Black Music Month Day # 4
When the film Superfly appeared in 1972, cinematic representations of African American men fit into a rather narrow mold. The image of actor Sidney Poitier had loomed large since the 1950s. Suave, worldly, clean-cut, and reared in the Bahamas, this charmer had embossed his virtuous and decidedly non-sexual portrayals of black males onto the consciousness of the American cinema.
His characters distanced black male representations from previous mythic stereotypes such as the “coon,” “buck,” and “tom” of yesteryear. Despite the fact that these stock characters were merely stereotypes, they
powerfully shaped the social and political realities of black citizens. In the 1967 breakthrough film Guess Who’s Coming to Dinner, for example, Poitier played a doctor who had on holiday married the very blonde debutante of a liberal white couple from San Francisco. His character’s polished, aristocratic manner coupled to the peculiarly non-physical relationship with his on-screen spouse did little to challenge the taboo of interracial love, even at the height of the 1960s sexual revolution. Scored with the lush sound of the 19th-century orchestra, the message of the film seemed to be that black middle-class-dom could sit comfortably at the dinner table with white America, barring a few bumps. One would think that Poitier’s “non-confrontational confrontation” of the debilitating array of early twentieth-century black filmic characters would be a welcome change to all African-Americans. Not so.
Superflysignaled a shift in the cinematic terrain. The film opens with a scene that characterizes a new genre whose name merged a new militant attitude with an equally aggressive marketing goal: blaxploitation. Amid a scene of urban blight and bustle, two black men, obviously worn by the struggles of inner city life, engage in agitated conversation. The words “money” and “connection,” quickly cast this exchange in the underworld of drugs. Another word, “nigga’” issues from the mouth of one character and charges the gray, winter air with a radical sense of urgency.
Beneath the frantic dialogue, a flood of key musical symbols underscores the action. As the men navigate the urban space, moving through trash-strewn, ominous looking blocks toward their destination, we hear another important representation of blackness of era, one distancing this film from that of previous decades: the sound of Curtis Mayfield. Opening with a Hammond B-3 organ shifting between two chords, other sounds are gradually layered into the mix. Bongos lace the soundtrack with the essence of the late-1960s Black Power Movement, a historical moment that saw increased interest in symbolic representations of Africa.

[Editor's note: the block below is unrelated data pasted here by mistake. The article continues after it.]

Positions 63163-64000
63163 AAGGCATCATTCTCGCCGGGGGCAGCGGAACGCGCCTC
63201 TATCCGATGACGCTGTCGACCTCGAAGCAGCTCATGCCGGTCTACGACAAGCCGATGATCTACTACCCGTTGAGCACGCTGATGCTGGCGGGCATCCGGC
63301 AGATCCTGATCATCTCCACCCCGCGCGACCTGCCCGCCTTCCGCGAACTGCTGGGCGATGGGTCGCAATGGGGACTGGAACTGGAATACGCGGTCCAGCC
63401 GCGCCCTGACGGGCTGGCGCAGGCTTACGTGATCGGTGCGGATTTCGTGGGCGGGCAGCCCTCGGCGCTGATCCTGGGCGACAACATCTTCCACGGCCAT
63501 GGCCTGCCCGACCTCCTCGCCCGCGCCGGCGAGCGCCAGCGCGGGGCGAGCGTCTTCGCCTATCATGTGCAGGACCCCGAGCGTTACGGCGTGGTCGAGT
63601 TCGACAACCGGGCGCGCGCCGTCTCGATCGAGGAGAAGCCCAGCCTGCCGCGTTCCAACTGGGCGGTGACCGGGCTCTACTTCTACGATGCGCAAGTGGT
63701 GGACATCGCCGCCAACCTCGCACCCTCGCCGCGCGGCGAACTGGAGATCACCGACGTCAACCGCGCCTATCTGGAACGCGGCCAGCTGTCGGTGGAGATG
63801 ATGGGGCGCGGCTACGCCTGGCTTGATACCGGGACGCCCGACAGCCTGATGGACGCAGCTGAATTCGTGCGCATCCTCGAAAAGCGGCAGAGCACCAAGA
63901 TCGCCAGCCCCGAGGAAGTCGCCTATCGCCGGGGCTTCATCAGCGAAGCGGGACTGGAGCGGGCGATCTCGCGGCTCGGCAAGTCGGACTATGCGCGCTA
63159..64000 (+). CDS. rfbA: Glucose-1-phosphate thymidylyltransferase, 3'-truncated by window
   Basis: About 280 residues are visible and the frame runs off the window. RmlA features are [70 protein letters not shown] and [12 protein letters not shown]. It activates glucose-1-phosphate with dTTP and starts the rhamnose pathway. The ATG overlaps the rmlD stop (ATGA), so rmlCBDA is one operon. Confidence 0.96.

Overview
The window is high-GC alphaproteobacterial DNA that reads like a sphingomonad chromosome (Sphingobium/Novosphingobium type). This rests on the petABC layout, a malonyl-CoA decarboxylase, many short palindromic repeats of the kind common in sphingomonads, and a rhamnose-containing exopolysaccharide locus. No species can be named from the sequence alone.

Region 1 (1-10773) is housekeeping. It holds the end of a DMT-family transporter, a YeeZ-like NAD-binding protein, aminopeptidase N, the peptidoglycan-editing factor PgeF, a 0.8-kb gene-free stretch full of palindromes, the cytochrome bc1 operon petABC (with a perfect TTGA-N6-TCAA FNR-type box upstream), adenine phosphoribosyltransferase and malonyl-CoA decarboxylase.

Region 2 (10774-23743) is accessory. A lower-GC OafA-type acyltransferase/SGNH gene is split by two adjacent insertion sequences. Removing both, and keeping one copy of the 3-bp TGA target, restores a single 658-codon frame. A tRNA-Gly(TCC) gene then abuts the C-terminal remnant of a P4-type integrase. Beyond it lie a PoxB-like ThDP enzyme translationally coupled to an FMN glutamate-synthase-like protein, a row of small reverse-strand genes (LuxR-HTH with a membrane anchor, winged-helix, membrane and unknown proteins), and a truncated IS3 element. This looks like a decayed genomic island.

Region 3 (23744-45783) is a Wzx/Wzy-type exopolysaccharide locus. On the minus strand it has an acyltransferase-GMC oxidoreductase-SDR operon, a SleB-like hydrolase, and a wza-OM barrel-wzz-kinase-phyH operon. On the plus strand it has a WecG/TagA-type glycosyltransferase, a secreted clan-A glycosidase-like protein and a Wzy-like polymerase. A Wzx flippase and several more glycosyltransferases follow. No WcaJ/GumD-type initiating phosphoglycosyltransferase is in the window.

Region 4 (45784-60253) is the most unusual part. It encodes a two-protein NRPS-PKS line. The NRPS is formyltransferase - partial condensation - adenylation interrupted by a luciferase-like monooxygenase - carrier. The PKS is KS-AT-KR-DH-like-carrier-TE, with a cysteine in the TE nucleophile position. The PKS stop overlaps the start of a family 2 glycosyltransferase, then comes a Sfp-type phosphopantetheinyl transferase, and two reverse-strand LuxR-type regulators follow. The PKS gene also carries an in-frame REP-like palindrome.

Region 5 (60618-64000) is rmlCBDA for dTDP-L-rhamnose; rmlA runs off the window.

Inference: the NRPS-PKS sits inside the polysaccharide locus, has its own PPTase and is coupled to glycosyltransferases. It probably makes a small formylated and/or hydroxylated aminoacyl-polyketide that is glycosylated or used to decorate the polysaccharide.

Indeed, the scene is saturated with musical and visual symbols of an important historical moment. The characters shuttle past a wall awash with brilliant hues, announcing a mural project sponsored by the Studio Museum in Harlem, a recently opened venue showcasing the works of African American artists. Electric bass and a distorted electric guitar wail bring the psychedelic feel of late 1960s rock into the mix, a gesture that is juxtaposed somewhat audaciously to carefully orchestrated strings and horns. The signature gesture of Mayfield’s work—his unforced, persuasive falsetto voice—provides a dose of gospel-blues to the song even as the saxophonist’s subtle blues licks straddle the piece between the secular and sacred boundaries of African American music. The brave new world of black cinema needed a soundtrack, and Mayfield, one of the 1960s most prolific composers, provided it. The song underscoring the scene, “Little Child, Runnin’ Wild,” relates the story of a young, fatherless boy who is left to face a world of uncertainty because of the circumstances of his birth. His mother’s indifferent; he’s left alone to fend for himself—a ghetto child, running wild. Addicted and broke, he uses dope to ease the pain of existence in this state. Mayfield’s lyrics and his non-saccharine vocal delivery make a powerful statement against the visual imagery it’s meant to magnify.
Check out the opening of the film Superfly